Sunday, May 02, 2010

The Blurring of the Line between Marketing and Publicity

The global economic crisis has made almost every industry reexamine its business practices in an effort to reduce costs, find efficiencies and tap new sources of revenue. A sector with perhaps some of the most significant changes has been media outlets. Television stations are now requiring reporters to also function as their own cameramen and video editors. Some stations are heavily investing in online media as their revenues from broadcast commercial sales shrink (Pepsi decided not to advertise during the Super Bowl for the first time in 23 years). Print media outlets are rapidly shifting content and focus to online domains, and if they already had robust online presences, some like the Washington Post are looking into other sources of advertising revenue, such as developing iPhone applications. Reviewers and culture writers are seemingly a dying breed as news outlets consolidate resources and rerun content from other providers (the Los Angeles Times regularly runs articles from its Tribune sister in Chicago), including more and more from user generated sites.

The new trend seems to be a blurring of the line between publicity and marketing. The longstanding tradition of having an impenetrable fortress between advertising and editorial at major news outlets seems to be waning. It used to be that the most an advertiser could do to help push a story was to ask their ad rep to get a press release on the right desk, however I am starting to see more and more advertising proposals that include guaranteed opportunities for press coverage and interviews. Media outlets are starting to regard press coverage as added value to advertising contracts designed to encourage a higher advertising spend. In the most extreme circumstances, there are now significant media sources that have become exclusively pay to play—meaning that the only way to secure editorial coverage is by signing an advertising contract. A recent article highlighted this trend in Seattle where arts organizations have banded together to purchase editorial time on a television station, however this isn’t an infomercial or advertorial, it simply is editorial coverage that is bought and paid for.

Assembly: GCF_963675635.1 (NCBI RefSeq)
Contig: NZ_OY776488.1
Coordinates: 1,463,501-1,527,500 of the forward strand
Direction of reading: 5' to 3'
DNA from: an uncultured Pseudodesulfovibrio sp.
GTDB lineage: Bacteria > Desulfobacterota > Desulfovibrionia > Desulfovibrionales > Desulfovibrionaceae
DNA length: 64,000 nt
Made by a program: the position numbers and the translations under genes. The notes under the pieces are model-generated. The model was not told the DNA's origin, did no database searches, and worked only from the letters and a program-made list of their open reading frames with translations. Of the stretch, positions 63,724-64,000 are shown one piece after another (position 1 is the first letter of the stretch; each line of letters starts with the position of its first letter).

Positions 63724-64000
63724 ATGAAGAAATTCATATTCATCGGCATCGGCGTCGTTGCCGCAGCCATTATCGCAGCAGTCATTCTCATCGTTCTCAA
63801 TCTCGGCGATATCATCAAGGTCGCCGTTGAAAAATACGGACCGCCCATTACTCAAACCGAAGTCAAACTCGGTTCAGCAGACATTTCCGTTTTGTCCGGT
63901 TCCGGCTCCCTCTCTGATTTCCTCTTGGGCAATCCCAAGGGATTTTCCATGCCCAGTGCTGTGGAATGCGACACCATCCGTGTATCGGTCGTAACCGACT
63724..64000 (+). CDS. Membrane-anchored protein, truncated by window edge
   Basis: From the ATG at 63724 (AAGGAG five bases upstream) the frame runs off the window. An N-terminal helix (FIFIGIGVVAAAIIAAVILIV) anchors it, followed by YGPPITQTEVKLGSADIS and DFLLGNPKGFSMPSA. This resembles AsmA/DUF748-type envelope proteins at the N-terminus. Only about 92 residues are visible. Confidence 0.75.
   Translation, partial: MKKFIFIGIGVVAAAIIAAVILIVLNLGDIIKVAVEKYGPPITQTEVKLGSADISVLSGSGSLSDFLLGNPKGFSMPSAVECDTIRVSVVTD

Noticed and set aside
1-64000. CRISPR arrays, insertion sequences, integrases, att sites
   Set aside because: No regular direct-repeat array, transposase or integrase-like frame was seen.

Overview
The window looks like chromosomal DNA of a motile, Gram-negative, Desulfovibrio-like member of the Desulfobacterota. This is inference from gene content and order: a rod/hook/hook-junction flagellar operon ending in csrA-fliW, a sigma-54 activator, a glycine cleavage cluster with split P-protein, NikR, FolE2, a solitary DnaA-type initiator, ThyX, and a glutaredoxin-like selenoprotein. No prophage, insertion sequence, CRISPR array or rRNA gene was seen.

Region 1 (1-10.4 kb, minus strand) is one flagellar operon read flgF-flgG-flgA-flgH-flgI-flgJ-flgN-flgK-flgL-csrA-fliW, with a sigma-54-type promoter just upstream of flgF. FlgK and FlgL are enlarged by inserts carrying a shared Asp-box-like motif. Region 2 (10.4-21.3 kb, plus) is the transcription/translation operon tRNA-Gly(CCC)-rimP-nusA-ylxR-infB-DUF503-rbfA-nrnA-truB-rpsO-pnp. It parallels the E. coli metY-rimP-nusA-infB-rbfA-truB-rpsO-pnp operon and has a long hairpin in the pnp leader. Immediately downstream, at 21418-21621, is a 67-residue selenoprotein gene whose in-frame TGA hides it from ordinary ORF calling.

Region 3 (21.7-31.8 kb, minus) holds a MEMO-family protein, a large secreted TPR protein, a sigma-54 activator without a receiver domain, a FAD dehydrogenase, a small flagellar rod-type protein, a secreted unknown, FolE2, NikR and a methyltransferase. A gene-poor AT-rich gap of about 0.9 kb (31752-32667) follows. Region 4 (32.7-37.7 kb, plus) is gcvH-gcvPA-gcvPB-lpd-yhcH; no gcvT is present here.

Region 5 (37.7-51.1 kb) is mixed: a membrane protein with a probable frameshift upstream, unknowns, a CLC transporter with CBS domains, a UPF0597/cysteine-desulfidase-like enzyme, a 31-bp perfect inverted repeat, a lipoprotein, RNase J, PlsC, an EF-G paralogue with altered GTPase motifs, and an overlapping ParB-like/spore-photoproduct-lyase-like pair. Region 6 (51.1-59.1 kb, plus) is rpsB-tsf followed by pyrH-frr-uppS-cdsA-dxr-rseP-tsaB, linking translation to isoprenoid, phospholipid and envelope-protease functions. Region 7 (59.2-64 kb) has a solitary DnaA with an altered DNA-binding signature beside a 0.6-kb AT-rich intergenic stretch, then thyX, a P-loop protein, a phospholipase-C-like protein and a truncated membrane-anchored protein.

My concerns about this new model:

  • Is there a role for an impartial voice? One of the reasons that news outlets are trusted is that they are (mostly) viewed as being impartial. Will editorial features ever have the same power that had in the past if the readership realizes that the coverage has been purchased? How can you have an impartial review if the reviewer works for a publication that is selling editorial opportunities?

  • Is there a role for small organizations? Many small organizations live on earned editorial coverage as they do not have an advertising budget. As news outlets start to allow their editorial coverage to be influenced by advertising spends, what happens to the small organizations that have no money to spend?

  • Is there a role for a publicist? Many publicists I talk to are enraged about this new trend. Imagine that you are a publicist, and have been pitching an outlet for months and months with no success only to find out that the publication is pay to play. In a manner of minutes, the marketing director places an advertisement and all of a sudden editorial opportunities are available. What then becomes the role of a publicist?